Published: September 13th 2009September 13th 2009
Time is winding down and I’m already realizing all that I’m going to miss. I’m also realizing how much I have adapted to island life and Caribbean culture. The first time I consciously noticed change was when I was walking to work with Eli and I thought to myself that he was walking faster than usual, but then I realized that my walking pace had, in fact, slowed down. I haven’t worn a watch in almost three months now, it’s such a relief to slow down and not feel the constant pressure of time.
Some adaptations happened naturally, others I found more difficult to internalize. Greeting people, for example, is one thing I adapted to right away. Everyone greets each other here with the customary “Good Morning/Afternoon/Night.” This greeting applies across the board, whether you are passing a stranger on the street, asking someone a question, purchasing a mango, or even just asking for directions. Once, when I was in a rush for a meeting, I forgot to say good morning before asking directions to the conference room and I received some scalding Kittitian attitude. I never made that mistake again.
In terms of work, I’ve learned to adapt
to the way community meetings are held over here. I’m use to having meetings in formal settings with proscribed note takers and people who moderate discussions and keep an eye on the clock, but over here community meetings take on a life of their own. Our Project Steering Committee meetings have a very formal tone to them, but besides that, it is common in community meetings for people to talk at the same time, yell and laugh, answer their phone mid- sentence. What can I say? It’s definitely a lot livelier than what I’m use to.
In Toronto, I just hop on my trusty old bike or on the subway and go where I need to go. I felt quite cut off for the first month or so over here, as I was advised not to leave my apartment after nightfall and I don’t have a bike or a car to get me around the island. The bus is actually a van and you hail it down and ask it to stop wherever you want to get off. There is not really a bus schedule or designated bus stop. Now, I’m comfortable taking the bus anywhere and I also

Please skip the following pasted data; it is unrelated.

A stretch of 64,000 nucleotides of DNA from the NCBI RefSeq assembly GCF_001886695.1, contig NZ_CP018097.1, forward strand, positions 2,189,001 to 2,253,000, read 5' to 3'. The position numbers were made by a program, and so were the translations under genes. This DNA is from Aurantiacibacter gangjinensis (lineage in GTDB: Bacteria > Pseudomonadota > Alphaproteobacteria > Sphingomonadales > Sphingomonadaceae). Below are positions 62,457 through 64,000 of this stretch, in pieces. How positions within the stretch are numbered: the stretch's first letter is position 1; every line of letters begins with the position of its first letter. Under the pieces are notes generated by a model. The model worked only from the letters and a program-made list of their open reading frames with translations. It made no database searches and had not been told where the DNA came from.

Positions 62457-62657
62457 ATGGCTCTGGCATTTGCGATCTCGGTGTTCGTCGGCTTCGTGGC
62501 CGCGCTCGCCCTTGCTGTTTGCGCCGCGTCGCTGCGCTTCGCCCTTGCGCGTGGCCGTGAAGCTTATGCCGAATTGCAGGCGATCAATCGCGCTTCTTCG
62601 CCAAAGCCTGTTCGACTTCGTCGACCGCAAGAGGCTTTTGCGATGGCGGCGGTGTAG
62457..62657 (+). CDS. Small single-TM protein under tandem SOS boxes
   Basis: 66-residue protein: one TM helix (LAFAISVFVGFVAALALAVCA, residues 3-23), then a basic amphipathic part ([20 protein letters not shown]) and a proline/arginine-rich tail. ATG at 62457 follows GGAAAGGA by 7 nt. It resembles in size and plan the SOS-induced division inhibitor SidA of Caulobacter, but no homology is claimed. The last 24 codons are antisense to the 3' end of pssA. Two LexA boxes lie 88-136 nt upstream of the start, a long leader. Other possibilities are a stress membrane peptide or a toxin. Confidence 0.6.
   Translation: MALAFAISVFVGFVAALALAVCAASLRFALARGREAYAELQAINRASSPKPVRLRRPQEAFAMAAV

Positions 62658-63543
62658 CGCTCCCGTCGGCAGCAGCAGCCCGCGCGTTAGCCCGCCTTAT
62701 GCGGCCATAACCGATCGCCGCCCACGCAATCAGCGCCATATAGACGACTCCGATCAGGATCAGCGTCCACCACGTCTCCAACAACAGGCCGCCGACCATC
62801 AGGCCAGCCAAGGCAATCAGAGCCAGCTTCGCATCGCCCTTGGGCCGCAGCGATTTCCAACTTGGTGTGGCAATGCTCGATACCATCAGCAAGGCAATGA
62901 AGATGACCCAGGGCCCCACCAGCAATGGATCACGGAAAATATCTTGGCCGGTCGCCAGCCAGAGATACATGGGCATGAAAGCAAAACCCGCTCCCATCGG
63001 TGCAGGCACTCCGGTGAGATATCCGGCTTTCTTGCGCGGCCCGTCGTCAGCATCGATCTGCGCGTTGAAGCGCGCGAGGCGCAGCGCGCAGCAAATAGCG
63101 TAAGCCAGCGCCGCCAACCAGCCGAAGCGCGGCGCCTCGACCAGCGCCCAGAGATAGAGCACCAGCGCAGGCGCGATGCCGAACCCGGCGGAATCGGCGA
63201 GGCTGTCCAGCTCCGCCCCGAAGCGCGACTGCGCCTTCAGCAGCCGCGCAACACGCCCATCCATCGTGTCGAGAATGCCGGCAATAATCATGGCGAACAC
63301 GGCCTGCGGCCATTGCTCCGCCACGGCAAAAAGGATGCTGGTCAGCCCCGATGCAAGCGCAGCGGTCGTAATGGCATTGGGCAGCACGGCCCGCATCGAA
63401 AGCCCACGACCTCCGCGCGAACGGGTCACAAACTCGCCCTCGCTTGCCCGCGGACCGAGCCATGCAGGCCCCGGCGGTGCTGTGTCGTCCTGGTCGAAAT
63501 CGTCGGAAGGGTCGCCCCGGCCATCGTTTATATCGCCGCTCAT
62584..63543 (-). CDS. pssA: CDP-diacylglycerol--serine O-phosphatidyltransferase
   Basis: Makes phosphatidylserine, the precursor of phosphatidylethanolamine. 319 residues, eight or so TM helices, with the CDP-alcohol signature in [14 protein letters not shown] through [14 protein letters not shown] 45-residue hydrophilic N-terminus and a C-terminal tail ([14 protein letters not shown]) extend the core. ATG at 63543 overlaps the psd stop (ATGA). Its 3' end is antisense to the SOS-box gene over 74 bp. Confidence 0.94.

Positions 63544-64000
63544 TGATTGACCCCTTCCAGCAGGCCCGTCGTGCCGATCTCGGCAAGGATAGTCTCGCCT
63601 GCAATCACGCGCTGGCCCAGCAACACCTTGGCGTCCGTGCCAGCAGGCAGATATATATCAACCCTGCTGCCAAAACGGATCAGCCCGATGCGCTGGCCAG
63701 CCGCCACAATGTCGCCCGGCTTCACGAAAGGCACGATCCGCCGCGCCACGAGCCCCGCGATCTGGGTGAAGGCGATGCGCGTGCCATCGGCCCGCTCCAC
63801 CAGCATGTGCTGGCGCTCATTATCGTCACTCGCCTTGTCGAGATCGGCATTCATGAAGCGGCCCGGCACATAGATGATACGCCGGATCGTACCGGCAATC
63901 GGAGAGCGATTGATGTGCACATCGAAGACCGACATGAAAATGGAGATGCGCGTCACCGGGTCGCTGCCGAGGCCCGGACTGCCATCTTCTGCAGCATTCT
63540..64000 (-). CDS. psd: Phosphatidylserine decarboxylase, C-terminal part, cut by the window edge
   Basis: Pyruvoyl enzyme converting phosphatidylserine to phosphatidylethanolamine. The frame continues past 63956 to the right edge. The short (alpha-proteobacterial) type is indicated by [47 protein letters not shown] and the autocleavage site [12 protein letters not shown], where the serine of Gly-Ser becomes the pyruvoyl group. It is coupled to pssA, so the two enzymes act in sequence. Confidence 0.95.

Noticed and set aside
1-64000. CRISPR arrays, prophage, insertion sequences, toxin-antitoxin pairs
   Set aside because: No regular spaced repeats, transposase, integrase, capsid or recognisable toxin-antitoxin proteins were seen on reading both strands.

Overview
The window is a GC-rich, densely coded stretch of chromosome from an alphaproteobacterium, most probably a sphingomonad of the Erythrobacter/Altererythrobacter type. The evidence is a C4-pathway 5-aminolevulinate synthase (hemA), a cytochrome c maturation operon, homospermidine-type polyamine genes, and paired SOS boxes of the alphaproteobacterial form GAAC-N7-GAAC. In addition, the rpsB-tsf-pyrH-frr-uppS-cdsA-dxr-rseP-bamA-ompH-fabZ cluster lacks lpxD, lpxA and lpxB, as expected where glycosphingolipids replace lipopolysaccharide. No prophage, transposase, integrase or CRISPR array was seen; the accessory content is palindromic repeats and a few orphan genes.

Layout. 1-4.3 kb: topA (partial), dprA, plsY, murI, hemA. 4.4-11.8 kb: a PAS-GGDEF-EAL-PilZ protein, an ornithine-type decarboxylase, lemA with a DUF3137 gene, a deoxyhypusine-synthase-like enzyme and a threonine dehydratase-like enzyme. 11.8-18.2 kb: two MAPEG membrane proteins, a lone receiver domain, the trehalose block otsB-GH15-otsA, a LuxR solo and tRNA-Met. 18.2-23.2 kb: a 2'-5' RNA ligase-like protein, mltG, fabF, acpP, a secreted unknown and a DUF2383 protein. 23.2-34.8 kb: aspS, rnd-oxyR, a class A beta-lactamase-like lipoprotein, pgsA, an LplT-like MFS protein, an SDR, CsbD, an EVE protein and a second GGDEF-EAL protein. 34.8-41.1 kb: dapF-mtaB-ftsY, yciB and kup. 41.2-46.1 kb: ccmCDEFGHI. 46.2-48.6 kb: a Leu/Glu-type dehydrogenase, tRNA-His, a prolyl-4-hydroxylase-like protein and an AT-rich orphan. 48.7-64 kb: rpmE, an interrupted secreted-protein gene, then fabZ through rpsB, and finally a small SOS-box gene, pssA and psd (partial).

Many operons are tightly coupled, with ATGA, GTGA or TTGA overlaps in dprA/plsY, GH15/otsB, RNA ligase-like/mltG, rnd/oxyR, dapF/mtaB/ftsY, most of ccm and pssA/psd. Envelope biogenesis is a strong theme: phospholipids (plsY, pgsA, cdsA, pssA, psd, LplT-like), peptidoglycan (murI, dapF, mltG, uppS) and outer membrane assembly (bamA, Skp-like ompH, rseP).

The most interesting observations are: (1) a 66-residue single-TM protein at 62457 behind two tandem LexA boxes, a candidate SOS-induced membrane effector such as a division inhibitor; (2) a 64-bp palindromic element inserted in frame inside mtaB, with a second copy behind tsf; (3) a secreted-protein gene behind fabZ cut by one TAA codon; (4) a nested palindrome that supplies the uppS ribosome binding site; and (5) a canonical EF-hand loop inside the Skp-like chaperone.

feel quite confident walking around (cautiously), even though I’m constantly stared at and hooted at by the men…which leads me to my next point: gender.
This has, perhaps, been the most challenging aspect of adapting. My friendly nature has often been misconstrued as being suggestive and I’ve had to meet outright explicit sexual passes with outright explicit rejection, while trying not to offend (oh so Canadian of me). Sometimes men holler sweet comments at me like, “You look beautiful today, princess” (who doesn’t like to hear such things?), while other times the comments are a lot more x-rated. It’s not like I’ve never been objectified in such a way before, but here it’s a lot more in-your-face than I’m use to and I’ve learned to be firm and laugh it off.
Unless otherwise clarified, if you spend time with someone of the opposite sex, it is assumed that you are together (in whatever manner togetherness is interpreted though different people’s eyes). And if you are spotted taking a casual stroll with someone, be prepared for the gossip that will surely catch up to you. At first the gossip bothered me but with the advice of some of my neighbours (who, incidentally, were also gossiping about me), I just “don’t study it no more.”
On different conceptions of beauty: North American ideals of beauty do not hold true over here. Big girls are what it’s all about. Curves are sexy. Body hair is natural. I’ve never felt this comfortable and confident in my skin before.
On a more serious tone, I’ve never been more aware of my location of privilege. Just by virtue of my skin colour, I’m assumed to be loaded and many folks have approached me on the street to ask me for money or to top up the credit on their phones (mostly the kids). Things that I take for granted like owning a pair of flip flops and having AC in my apartment and being able to buy bottled water have come into sharp focus living where I’m living. I know what it’s like to have debt and work three jobs to make rent and live from pay check to pay check. But I don’t know what it’s like to feel hungry....I mean really hungry. And I don’t know what it’s like to walk around with no shoes and I don’t know what its like to live in a tiny shack-like house with a large number of people, as many people in this neighbourhood do. What do I do with this knowledge?
Having spent years studying philosophy, I thought that I could come up with some witty, introspective conclusion to wrap up this blog and answer this question. But it’s one month on since I wrote this entry and I still got nothing. I have a feeling I will be reflecting on this for some time.